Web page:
On the front lines of coronavirus: the Italian response to covid-19BMJ 2020; 368 doi: https://doi.org/10.1136/bmj.m1065 (Published 16 March 2020) Cite this as: BMJ 2020;368:m1065
- Marta Paterlini, freelance journalist
“Patient 1” can breathe on his own after more than two weeks in intensive care for severe pneumonia. The 38 year old marathon runner, admitted to hospital on 21 February 2020, is believed to be the source of local transmission of severe acute respiratory syndrome coronavirus 2 (SARS-CoV-2, the virus responsible for covid-19) in Italy, now the country with the second highest number of deaths from the virus in the world.
The resulting government imposed state of emergency lockdown, which started in northern Italy and has expanded to the whole country, will last until at least 3 April in an attempt to contain a contagion that has, at the time of writing, infected over 24 747 people (including at least 2026 healthcare staff) and killed 1809. The fatality rate of 7.2 is now higher than in China (3.8).1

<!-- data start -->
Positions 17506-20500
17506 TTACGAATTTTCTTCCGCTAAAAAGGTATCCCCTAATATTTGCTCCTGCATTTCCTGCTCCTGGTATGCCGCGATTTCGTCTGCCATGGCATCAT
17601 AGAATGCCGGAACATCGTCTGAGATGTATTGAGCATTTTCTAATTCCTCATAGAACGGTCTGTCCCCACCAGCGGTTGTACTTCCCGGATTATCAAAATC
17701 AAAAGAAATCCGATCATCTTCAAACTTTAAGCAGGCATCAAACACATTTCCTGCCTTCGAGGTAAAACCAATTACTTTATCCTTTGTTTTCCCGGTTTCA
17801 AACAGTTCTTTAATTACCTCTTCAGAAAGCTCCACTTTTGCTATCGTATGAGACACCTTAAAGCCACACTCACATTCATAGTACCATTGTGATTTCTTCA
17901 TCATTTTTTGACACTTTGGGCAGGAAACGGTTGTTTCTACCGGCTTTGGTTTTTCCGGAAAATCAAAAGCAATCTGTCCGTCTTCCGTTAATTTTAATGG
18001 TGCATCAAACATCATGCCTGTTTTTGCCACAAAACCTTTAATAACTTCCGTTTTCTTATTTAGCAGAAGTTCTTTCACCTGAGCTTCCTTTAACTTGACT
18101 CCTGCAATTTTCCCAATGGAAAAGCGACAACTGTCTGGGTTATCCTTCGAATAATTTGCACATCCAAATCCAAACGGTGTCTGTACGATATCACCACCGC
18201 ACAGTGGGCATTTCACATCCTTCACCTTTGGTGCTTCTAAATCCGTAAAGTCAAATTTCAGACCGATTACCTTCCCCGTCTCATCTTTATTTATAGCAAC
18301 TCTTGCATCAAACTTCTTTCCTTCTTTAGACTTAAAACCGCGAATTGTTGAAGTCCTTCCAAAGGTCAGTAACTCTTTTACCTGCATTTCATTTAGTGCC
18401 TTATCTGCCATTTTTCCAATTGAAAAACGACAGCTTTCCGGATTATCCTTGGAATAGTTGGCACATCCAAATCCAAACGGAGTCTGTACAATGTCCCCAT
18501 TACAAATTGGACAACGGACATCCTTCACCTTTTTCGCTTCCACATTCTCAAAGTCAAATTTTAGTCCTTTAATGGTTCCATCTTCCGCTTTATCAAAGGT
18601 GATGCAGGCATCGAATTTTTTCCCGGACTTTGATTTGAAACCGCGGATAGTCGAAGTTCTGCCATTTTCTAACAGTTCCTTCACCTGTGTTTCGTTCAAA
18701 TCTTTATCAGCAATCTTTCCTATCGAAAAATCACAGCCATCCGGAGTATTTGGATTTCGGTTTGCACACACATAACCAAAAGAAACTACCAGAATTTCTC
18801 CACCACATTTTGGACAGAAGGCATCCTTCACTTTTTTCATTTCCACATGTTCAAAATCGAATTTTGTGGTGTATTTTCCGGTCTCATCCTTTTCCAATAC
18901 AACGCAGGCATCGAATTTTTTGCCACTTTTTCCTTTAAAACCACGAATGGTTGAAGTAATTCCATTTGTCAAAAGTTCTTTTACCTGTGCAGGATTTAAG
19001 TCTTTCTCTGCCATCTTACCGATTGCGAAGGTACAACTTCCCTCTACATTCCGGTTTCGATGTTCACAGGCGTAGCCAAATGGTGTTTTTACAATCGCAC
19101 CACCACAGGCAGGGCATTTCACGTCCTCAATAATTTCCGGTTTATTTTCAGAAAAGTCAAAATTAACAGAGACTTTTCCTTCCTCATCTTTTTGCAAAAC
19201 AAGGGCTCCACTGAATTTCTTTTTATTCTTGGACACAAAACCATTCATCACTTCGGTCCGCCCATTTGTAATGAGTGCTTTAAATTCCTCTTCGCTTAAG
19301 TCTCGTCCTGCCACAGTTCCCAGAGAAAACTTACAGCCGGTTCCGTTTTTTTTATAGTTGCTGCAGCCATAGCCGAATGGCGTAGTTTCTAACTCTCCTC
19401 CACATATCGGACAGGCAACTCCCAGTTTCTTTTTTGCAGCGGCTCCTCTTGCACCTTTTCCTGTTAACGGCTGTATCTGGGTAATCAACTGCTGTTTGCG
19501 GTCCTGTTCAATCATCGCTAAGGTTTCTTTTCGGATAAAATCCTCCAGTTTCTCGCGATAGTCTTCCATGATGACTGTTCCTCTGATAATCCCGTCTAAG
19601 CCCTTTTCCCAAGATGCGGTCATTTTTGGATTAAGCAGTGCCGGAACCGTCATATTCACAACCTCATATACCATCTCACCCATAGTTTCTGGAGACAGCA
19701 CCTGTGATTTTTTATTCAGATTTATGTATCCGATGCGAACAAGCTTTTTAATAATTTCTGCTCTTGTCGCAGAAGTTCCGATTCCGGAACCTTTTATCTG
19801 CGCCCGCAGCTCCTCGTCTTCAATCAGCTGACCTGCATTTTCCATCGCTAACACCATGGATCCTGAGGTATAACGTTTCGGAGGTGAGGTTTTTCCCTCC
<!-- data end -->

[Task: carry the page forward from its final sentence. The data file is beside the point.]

The outbreak is having catastrophic effects on the Italian economy, which is likely to plunge into a recession, as well as social and psychological effects on the population. Government officials, however, have decided that public health should take priority, as health authorities have raised concerns over a shortage of places in intensive care units.
Massimo Galli, chief physician for infectious diseases at Luigi Sacco Hospital in Milan, told The BMJ, “We had bad luck. I am convinced that the virus circulated undetected for at least four weeks before the awful outbreak we …